From Scientific American:
A striking multi-colored bird has been discovered in India's remote northeast, making it the first ornithological find in the country in more than half a century, experts said on Tuesday.
The Bugun Liocichla, scientifically known as Liocichla bugunorum, a kind of babbler, was discovered in May at the Eaglenest Wildlife Sanctuary in India's hilly state of Arunachal Pradesh, bordering China.
The bird -- with olive and golden-yellow plumage, a black cap and flame-tipped wings -- is 20 cm (8 inches) in length and named after the Bugun tribespeople who live on the sanctuary's periphery.
Professional astronomer and keen birdwatcher, Ramana Athreya, who discovered the bird said that although two Bugun Liocichlas were caught and examined at the sanctuary, both were released and no scientific specimen collected.
"We thought the bird was just too rare for one to be killed (for scientific study)," said Ramana.
"With today's modern technology, we could gather all the information we needed to confirm it as a new species. We took feathers and photographs, and recorded the bird's song."
Athreya wrote a paper which was circulated among foreign and Indian experts including Pamela C. Rasmussen, assistant curator of mammalogy and ornithology at Michigan State university, and author of The Ripley Guide of Birds of South Asia.
The experts verified the Bugun Liocichlas as a new species and the International Commission on Zoological Nomenclature then approved the name.
"The discovery of a new bird is really special," said Aasheesh Pittie, editor of Indian Birds bi-monthly journal where the description of the Bugun liocichla was published.
"But when it's a stunning species with no geographically close relatives, and in a part of the world where bird collectors have sampled birds for more than a century, it's nothing short of miraculous."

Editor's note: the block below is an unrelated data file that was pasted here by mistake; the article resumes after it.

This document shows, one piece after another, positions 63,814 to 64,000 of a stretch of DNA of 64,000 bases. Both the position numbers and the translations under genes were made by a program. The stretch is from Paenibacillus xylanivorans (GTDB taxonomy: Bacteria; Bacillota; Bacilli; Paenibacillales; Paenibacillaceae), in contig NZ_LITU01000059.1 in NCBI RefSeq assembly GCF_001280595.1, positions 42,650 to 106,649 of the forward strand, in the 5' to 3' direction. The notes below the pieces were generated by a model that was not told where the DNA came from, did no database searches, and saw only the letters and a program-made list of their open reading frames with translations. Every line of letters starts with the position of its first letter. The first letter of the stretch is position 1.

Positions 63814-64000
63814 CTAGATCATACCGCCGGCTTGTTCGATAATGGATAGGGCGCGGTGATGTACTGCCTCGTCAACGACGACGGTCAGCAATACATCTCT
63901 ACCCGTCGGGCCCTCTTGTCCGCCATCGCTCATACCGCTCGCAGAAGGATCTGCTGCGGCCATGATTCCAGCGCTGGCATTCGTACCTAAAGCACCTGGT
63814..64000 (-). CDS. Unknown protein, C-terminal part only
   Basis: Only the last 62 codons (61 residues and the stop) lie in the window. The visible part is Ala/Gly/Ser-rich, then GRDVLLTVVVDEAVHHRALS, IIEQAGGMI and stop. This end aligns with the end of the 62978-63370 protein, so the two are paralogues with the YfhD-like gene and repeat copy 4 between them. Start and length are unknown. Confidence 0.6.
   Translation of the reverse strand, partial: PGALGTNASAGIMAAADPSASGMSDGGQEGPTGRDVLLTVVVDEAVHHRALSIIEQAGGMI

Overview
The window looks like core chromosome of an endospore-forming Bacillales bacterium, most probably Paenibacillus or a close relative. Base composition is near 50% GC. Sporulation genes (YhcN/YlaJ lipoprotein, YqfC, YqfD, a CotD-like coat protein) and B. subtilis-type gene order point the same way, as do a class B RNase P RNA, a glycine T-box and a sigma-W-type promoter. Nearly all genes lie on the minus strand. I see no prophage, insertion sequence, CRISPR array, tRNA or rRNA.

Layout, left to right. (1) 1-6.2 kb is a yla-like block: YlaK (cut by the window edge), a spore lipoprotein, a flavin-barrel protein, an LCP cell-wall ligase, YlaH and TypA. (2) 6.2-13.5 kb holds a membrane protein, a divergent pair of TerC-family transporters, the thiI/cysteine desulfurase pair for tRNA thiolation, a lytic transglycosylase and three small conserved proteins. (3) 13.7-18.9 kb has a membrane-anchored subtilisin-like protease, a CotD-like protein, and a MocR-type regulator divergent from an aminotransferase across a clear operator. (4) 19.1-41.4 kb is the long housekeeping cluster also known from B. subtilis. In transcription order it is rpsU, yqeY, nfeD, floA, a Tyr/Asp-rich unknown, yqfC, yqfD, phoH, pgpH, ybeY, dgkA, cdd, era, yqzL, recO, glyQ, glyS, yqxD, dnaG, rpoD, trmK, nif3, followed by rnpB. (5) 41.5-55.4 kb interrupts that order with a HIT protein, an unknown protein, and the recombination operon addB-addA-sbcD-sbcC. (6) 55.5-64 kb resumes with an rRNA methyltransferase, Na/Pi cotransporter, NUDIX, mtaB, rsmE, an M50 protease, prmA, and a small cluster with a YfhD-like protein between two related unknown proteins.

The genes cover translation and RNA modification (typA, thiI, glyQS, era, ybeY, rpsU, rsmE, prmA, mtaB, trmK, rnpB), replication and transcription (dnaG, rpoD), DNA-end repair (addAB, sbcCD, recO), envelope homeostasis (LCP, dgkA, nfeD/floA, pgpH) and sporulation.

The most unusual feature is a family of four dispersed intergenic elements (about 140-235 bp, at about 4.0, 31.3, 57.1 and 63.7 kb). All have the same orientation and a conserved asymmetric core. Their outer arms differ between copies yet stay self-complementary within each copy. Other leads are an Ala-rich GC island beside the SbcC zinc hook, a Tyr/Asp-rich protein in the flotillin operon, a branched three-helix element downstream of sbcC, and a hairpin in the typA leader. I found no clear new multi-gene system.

The last new bird species to be discovered in mainland India was the Rusty-throated "Mishmi" Wren-babbler Spelaeornis badeigularis in Arunachal Pradesh in 1948.
The known population of the Bugun Liocichla consists of only 14, including three breeding pairs.
Ramana first sighted the bird at the sanctuary in 1995 but it was more than a decade before he saw it again.
"Even then I knew it was something very special," he said.
"The only bird that looks remotely like it is the Emei Shan liocichla, which is known from only a few mountains in central China, more than 1,000-km (620-miles) from Eaglenest."
Ramana failed to spot the birds again until May 2006 when he eventually succeeded in trapping two birds with nets.
International bird conservation groups are elated.
"A priority now is to find out if other populations of this remarkable species exist elsewhere and what its habitat requirements are, so that appropriate conservation measures can be put in place," said Nigel Collar of Birdlife International.
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